Gradually, however, the Muslims had begun to make life difficult for their Jewish neighbors. Many Jews simply abandoned their homes and businesses and settled elsewhere. But even this was not enough; they declared Kairoan a "holy" city and off-limits to anyone Jewish. The law had stood for several generations.
Despite some misgivings, Refael agreed to the plan. He dressed up as an Arab and nonchalantly walked through the gates of Kairoan. Ibrahim quickly led the Jew into a narrow alleyway.
"Stay here, I'll be right back," Ibrahim told him. A few minutes later he returned with two policemen. "There he is, the despicable Jew who dared set foot in our holy city!" he cried, pointing at Refael.
By the time Refael figured out that his partner had betrayed him, his hands and feet were in chains. The policemen then threw him into a dark cell.
For three days and nights Refael languished in his cell without anyone even checking to see if he was alive. Lucky for him, he still had his knapsack, so he was able to eat some food he had brought along.
Refael's fourth night in jail was Shabbat. After making Kiddush on the last of his bread Refael began to sing zemirot, the traditional Shabbat songs. Tears rolled down his cheeks as he thought of happier times and circumstances. When he had finished singing, he began to recite the Psalms he knew by heart.
Suddenly, there was a rustling sound from the doorway. Refael held his breath, too frightened to breathe. A minute later he could discern a thin strip of light at the edge of the room. When he went over to investigate he found that the door was open a crack. With a slight push the door was completely open.
His heart pounding, Refael crept outside and began to run as fast as his feet could take him through the darkened streets. When he reminded himself that he was dressed as an Arab, he slowed down to avoid arousing suspicion. By the next morning he was already home in Tunis.
Refael knew that his life was still in danger; the police would surely come after him when they realized that he had escaped. He decided to seek the advice of the saintly Rabbi Yeshua Bassis of Tunis. "Go to your house and wait there," the Rabbi reassured him. "Everything will be all right."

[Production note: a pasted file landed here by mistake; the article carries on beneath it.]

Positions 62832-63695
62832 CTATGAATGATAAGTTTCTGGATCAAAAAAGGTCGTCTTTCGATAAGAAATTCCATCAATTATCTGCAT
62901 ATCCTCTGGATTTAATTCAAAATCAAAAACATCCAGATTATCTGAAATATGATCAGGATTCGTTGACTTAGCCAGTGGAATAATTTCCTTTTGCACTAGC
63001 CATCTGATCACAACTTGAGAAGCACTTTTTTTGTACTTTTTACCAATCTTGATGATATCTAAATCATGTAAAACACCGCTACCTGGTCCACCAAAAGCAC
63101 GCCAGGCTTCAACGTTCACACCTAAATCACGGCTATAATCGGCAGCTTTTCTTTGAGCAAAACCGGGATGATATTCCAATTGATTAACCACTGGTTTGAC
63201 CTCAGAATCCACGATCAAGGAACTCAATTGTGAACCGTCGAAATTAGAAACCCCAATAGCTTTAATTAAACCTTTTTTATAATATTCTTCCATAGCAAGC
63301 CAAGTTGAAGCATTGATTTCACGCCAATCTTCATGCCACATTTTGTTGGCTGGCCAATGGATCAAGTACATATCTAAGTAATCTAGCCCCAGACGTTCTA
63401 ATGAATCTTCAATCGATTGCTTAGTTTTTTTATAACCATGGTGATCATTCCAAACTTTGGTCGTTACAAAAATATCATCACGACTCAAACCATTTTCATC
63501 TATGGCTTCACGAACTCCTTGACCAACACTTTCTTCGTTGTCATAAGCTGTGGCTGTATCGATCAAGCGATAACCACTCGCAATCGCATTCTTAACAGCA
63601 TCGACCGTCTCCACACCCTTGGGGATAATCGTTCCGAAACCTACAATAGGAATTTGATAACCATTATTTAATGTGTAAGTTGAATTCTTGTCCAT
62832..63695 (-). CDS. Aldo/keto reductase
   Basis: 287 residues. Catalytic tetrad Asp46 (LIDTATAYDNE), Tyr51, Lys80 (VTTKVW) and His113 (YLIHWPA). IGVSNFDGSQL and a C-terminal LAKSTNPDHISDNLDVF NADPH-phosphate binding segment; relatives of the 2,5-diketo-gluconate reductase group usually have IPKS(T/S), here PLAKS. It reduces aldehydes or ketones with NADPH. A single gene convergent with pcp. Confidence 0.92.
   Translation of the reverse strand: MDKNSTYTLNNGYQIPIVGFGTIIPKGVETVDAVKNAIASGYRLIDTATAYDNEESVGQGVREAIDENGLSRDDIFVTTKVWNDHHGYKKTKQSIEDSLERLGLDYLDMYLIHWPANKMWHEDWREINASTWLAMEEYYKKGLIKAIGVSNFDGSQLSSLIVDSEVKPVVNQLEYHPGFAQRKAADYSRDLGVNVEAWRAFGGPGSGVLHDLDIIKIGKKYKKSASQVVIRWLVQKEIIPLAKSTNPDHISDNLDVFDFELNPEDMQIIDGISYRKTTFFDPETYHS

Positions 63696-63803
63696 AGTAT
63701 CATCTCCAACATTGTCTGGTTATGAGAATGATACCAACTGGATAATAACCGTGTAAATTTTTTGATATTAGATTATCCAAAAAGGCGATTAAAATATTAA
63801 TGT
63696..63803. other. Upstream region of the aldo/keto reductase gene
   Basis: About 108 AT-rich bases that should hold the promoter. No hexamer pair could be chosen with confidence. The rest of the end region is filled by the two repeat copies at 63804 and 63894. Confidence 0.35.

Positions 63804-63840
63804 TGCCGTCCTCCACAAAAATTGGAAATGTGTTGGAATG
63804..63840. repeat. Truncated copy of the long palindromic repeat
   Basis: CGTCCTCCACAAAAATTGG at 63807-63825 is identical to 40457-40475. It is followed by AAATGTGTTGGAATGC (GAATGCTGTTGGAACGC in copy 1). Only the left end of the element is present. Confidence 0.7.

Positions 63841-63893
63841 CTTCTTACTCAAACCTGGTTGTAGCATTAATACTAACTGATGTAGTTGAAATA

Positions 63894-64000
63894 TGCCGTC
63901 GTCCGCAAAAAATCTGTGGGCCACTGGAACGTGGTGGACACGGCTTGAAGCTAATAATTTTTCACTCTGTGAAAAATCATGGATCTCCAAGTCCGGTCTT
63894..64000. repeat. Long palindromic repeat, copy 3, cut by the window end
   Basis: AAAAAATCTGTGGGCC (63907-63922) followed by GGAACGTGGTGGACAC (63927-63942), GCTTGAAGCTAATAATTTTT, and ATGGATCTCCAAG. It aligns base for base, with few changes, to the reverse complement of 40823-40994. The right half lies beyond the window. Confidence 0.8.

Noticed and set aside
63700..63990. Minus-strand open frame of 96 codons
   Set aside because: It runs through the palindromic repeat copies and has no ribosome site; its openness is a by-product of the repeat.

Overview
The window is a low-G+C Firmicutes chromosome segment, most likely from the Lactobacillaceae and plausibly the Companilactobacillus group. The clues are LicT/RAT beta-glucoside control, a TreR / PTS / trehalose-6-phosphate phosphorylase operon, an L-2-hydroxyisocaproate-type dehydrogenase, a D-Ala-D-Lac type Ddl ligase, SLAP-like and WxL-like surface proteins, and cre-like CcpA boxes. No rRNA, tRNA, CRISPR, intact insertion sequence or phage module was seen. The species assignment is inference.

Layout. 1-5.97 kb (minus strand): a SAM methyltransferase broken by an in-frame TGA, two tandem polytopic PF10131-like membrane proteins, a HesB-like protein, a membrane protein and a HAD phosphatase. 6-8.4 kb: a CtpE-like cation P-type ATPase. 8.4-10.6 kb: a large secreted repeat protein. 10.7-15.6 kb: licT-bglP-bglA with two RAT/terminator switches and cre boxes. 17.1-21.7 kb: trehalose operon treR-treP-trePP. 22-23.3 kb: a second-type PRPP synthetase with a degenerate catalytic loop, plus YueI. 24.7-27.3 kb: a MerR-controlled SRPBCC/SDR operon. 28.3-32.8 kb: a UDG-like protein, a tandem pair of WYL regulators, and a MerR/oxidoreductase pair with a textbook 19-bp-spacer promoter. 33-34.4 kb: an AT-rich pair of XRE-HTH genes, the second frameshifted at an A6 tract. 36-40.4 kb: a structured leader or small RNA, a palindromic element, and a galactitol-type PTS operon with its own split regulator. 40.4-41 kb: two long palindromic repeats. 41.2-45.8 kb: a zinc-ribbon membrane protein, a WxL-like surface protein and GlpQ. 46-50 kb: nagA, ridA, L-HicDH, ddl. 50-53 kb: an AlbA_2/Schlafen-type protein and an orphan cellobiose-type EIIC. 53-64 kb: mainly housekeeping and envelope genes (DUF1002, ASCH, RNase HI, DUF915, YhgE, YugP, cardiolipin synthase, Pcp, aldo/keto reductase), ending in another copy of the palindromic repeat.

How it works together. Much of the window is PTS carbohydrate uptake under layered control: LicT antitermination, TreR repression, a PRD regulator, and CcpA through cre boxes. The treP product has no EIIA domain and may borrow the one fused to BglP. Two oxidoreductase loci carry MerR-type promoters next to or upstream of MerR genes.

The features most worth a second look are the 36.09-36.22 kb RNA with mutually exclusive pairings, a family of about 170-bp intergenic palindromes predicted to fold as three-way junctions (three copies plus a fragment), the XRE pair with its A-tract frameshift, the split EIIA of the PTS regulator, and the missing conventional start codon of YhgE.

Now, at that time the ruler of Tunisia was Chamuda Pasha, a wise and temperate leader who paid no attention to the Muslims' incitement against the Jews. On the contrary, he was grateful for the Jews' contributions to society, and considered Rabbi Yeshua Bassis his personal friend. When Rabbi Yeshua told the Pasha what had happened to Refael, he immediately issued an order for "the rebellious Jew who dared to enter Kairoan" to be brought before him.
A few days later the police were forced to admit defeat. Embarrassed by their incompetence, they stood before the Pasha empty-handed.
At that very moment the Pasha sent for Refael, who was waiting in the next room. The Pasha declared to his shocked audience, "G-d made a miracle and released him from prison. No doubt, it is also a sign that He wants the Jews to return to Kairoan..."
The decree against the Jews was rescinded, and never again were the Jews of Tunisia restricted as to where they could live.
The purpose of the Exodus from Egypt was for the Jewish people to receive the Torah at Mount Sinai, as it is written: "When you will have brought the people out from Egypt, you shall serve G-d upon this mountain." Of the Exodus itself it is said that it occurred in the merit of the pious women of that generation. Thus, when it came to the giving of the Torah, the women were given precedence. The Messianic redemption, too, will come about in the merit of the righteous women, as stated in the Midrash: "All generations are redeemed by virtue of the pious women of their generation." Thus the women will again be first to receive the wondrous teachings of Moshiach.